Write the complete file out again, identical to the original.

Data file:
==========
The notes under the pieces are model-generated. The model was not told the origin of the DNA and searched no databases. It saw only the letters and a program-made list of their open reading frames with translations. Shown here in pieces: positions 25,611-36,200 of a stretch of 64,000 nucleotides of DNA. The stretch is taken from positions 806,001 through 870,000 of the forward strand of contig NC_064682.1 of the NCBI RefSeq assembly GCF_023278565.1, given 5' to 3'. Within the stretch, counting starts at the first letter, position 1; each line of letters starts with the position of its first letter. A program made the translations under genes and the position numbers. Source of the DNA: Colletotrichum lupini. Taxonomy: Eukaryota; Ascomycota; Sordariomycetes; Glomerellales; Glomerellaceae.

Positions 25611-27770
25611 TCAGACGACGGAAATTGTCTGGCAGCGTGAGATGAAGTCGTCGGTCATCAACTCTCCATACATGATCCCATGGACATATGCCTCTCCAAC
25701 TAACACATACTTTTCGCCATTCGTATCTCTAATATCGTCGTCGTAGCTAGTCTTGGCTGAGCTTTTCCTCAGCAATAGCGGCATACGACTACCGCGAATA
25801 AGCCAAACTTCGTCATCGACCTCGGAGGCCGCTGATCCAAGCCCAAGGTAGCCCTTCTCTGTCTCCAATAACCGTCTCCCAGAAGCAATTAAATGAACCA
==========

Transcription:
The notes under the pieces are model-generated. The model was not told the origin of the DNA and searched no databases. It saw only the letters and a program-made list of their open reading frames with translations. Shown here in pieces: positions 25,611-36,200 of a stretch of 64,000 nucleotides of DNA. The stretch is taken from positions 806,001 through 870,000 of the forward strand of contig NC_064682.1 of the NCBI RefSeq assembly GCF_023278565.1, given 5' to 3'. Within the stretch, counting starts at the first letter, position 1; each line of letters starts with the position of its first letter. A program made the translations under genes and the position numbers. Source of the DNA: Colletotrichum lupini. Taxonomy: Eukaryota; Ascomycota; Sordariomycetes; Glomerellales; Glomerellaceae.

Positions 25611-27770
25611 TCAGACGACGGAAATTGTCTGGCAGCGTGAGATGAAGTCGTCGGTCATCAACTCTCCATACATGATCCCATGGACATATGCCTCTCCAAC
25701 TAACACATACTTTTCGCCATTCGTATCTCTAATATCGTCGTCGTAGCTAGTCTTGGCTGAGCTTTTCCTCAGCAATAGCGGCATACGACTACCGCGAATA
25801 AGCCAAACTTCGTCATCGACCTCGGAGGCCGCTGATCCAAGCCCAAGGTAGCCCTTCTCTGTCTCCAATAACCGTCTCCCAGAAGCAATTAAATGAACCA